This is a hard time to be a Christian, and a harder time to be a Catholic. Within the Christian tradition, institutional churches are all, to various degree, dealing with a schism between conservatives and progressives. The Catholic Church most dramatically, but many others more quietly, are being tormented by sexual abuse crises that have exposed leaders at all levels as rapists, molesters, and complicit enablers. As younger generations flee institutional membership of all kinds, there are as many “nones” – people of no religious tradition or credal faith – as there are of any strand of believers.
Let me suggest that this is the inexcusable but perhaps inevitable fruit of promoting a vision of God based on power instead of a vision of God based on love. At the root of many of the crises above is what in Catholic circles is labeled clericalism. It exists unnamed in lower church traditions, though – the unchecked power of religious leaders, particularly institutional leaders like pastors and bishops. The model of power-first brings in those who crave power and brings out the worst of those who may have entered ministry with the best of intentions. And like almost all institutions, the culture of self-protection has overcome the original vision and mission that brought it into being.
In a podcast on the sex abuse crisis in the Catholic Church, “Deliver Us,” the host spoke with an ecclesiologist who made a point that wasn’t entirely unfurled. He said that in the history of the Church, reform had seldom successfully taken the form of a direct assault on the powers that be; what succeeded in reforming the Church was popular movements of laity who, rather than attack the institutional powers, offered a living witness to a more fundamental embrace of living the Gospel. What wasn’t said directly was this: what beats power is not power; what beats power is love.
The Franciscan and Jesuit traditions are both telling examples. Both were founded by young men who initially sought fame, glory and power as warriors, but came to realize that allegiance to God called for a different approach: a radical obedience to follow the Spirit wherever She led. Francis’ radical movement, especially in its poverty, is a movement of love. Ignatius’ Jesuits may be seen as more cerebral, even calculating, but their approach is to adapt the Gospel of love to have the most impact in the world. What is a more loving motto, really, than to be “a man for others?”
Our sense of justice resists this approach. It feels like surrender to say “don’t focus on toppling the Tower of Babel; build a better model of loving community instead.” But the reality is that in small and unnoticed ways, those who pursue the Gospel of love radically have always been the animating force of the Christian tradition. We don’t notice those who live Matthew 25, in large part because they seldom become the pastor, the bishop, the preacher at the front of the room. But they have always been there, and our best response to the evils and injustices wrought by a power-centric view of God is to join the ranks of those who would rather feed the poor than rule them.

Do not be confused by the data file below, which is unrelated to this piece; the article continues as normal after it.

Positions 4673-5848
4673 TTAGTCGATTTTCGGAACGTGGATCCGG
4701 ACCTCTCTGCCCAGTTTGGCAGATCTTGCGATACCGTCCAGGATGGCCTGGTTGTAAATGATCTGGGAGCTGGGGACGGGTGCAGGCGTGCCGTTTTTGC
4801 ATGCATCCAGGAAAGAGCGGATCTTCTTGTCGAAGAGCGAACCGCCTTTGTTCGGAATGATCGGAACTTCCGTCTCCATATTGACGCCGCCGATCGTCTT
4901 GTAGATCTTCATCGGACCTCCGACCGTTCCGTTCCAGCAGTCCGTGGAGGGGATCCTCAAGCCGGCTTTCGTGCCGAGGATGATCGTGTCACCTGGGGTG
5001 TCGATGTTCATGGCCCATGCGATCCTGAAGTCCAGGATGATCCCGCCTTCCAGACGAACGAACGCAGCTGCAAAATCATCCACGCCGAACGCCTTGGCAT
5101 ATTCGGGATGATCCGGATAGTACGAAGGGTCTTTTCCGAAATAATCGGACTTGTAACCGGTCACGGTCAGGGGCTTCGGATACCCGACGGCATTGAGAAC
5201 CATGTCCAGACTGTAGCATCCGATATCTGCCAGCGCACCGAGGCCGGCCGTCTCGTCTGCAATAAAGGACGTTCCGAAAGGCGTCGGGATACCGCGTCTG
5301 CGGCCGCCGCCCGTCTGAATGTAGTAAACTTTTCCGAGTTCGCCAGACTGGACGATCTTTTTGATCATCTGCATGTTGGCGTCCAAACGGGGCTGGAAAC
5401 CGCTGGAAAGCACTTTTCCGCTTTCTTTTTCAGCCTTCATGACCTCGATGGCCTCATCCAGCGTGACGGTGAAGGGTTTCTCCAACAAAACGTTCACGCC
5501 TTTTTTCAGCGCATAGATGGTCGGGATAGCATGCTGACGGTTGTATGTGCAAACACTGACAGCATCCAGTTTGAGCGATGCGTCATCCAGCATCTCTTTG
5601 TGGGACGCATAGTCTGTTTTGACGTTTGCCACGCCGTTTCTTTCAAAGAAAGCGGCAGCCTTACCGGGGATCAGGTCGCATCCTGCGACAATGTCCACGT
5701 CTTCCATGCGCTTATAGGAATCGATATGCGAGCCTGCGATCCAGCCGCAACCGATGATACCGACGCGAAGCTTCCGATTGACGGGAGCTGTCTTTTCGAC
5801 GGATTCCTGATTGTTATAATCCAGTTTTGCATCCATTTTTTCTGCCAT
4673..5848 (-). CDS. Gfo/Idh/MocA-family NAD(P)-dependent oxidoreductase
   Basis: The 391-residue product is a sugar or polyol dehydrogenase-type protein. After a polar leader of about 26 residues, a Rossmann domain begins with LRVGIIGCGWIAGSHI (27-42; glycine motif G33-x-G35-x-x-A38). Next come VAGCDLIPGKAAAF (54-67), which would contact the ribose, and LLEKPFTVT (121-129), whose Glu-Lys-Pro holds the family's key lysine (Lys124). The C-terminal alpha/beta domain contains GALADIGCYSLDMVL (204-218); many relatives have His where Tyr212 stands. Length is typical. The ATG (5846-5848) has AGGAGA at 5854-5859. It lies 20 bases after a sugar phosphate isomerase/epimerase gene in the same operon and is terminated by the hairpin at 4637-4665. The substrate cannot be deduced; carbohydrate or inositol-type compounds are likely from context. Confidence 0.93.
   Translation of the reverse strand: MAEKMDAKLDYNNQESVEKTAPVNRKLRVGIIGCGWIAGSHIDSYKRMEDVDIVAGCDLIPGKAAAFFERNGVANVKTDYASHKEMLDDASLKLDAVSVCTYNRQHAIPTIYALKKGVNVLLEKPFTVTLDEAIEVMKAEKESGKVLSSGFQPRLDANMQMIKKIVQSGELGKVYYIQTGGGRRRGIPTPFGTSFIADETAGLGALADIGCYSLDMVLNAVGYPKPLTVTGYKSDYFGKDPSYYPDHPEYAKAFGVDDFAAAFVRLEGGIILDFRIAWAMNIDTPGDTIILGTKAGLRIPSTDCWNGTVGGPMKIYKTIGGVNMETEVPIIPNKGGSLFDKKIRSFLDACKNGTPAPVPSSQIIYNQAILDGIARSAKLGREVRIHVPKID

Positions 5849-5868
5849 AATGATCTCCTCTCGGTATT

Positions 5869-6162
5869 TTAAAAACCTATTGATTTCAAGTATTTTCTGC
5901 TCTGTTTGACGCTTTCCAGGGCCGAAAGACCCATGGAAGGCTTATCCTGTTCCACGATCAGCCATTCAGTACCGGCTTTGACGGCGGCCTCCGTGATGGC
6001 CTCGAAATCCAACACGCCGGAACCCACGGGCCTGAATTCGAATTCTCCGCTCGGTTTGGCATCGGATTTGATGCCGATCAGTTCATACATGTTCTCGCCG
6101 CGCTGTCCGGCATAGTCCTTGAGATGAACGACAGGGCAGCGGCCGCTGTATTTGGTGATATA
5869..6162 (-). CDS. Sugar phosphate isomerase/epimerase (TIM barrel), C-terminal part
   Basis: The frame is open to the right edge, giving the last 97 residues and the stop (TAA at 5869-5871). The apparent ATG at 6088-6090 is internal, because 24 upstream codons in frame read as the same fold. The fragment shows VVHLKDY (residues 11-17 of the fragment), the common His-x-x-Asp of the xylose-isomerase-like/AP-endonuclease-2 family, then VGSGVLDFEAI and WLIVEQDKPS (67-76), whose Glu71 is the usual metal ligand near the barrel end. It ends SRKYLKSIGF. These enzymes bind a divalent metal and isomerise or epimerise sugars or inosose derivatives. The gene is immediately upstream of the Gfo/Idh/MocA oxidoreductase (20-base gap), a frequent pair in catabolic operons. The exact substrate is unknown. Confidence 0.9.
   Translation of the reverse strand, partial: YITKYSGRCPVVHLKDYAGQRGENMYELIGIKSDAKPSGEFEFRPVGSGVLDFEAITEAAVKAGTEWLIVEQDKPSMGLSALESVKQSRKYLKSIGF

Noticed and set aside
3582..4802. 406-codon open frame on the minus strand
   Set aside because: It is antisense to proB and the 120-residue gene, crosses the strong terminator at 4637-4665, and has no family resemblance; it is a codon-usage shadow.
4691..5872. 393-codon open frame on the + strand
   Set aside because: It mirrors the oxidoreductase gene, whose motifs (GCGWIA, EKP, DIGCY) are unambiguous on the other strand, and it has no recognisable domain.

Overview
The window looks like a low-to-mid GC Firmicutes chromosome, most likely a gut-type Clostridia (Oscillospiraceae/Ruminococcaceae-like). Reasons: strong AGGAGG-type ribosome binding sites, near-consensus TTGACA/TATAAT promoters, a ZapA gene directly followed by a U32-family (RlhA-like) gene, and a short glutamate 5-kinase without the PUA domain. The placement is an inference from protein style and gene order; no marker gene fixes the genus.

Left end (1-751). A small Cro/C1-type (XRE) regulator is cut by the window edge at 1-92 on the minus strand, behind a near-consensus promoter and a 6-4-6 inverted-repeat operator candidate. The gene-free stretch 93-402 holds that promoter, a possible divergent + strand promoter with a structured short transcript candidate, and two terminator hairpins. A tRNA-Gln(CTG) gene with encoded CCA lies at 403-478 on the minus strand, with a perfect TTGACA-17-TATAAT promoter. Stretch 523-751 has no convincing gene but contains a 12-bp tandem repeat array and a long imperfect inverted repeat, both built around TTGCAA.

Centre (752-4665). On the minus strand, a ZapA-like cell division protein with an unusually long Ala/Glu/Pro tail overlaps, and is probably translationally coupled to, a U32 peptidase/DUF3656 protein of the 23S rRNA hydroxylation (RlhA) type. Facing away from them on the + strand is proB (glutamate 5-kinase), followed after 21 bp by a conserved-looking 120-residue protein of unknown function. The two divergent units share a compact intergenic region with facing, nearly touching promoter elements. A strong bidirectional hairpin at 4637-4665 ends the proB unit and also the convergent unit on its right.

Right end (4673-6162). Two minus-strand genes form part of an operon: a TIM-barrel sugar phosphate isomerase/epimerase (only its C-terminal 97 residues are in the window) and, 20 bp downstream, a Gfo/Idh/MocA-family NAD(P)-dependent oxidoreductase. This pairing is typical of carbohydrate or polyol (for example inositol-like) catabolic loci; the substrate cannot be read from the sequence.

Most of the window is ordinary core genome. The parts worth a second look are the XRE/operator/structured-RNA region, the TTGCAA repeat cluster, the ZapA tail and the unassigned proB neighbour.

There is a separate element to the alleged undoing of the Church today that is so commonplace and accepted (unlike the abuse crisis and clericalism) that we often don’t notice it. It is the eliding of Christianity and Christendom. While it may be complete folly to suggest that our faith would have been better had we remained in the shadows of persecution rather than becoming the official religion of the Roman Empire and the unofficial religion of the Western World, Christianity has suffered from trying to live a paradox. We were founded on a rejected stone, a crucified messiah, an embrace of the untouchable. We grew through an unfathomable path – a Jewish sect embraced more by Gentiles than Jews. Our God is love, not power, and points to eternity, not this world.
And yet now, and for the last 16 or 17 centuries, we are also the power, if not overtly and officially, then subtly and culturally. While we Americans celebrate a First Amendment’s freedom of religion, we are perhaps more prone than any other Christian country to forget the otherness of our faith. Even as our founding was by and for persecuted, outcast Christians, we have come to create a uniquely American Christianity that is idolatrous at its core. We believe that to be most American is to be Christian and to be Christian is most American. We are the Rome at the heart of modern Christendom.
In the process, we have made our country our God. Actually, O love, we displace you with a lot of things: with country, with politics, with prosperity and profit, with achievement. And the consistency with which I see my fellow citizens put move who God is to fit their national, political, and economic allegiances, it makes me wish we were underdogs again, as we were in that upper room. The number of professed Christians continues to shrink, and I know I should mourn that loss. But I can’t help but wonder if the members we’ve lost were seed planted on the path; if the people who don’t show up in the pews on Sunday reflect an unveiling of the farce that a religion of love worshiping a God who picks losers could be anything but a small, poor church for the poor. It is painful, but if our journey of diminishment leaves us with only the people who really ache for your love, it may perhaps create an opening for a witness powerful enough to actually spread the Gospel rather than spread the brand.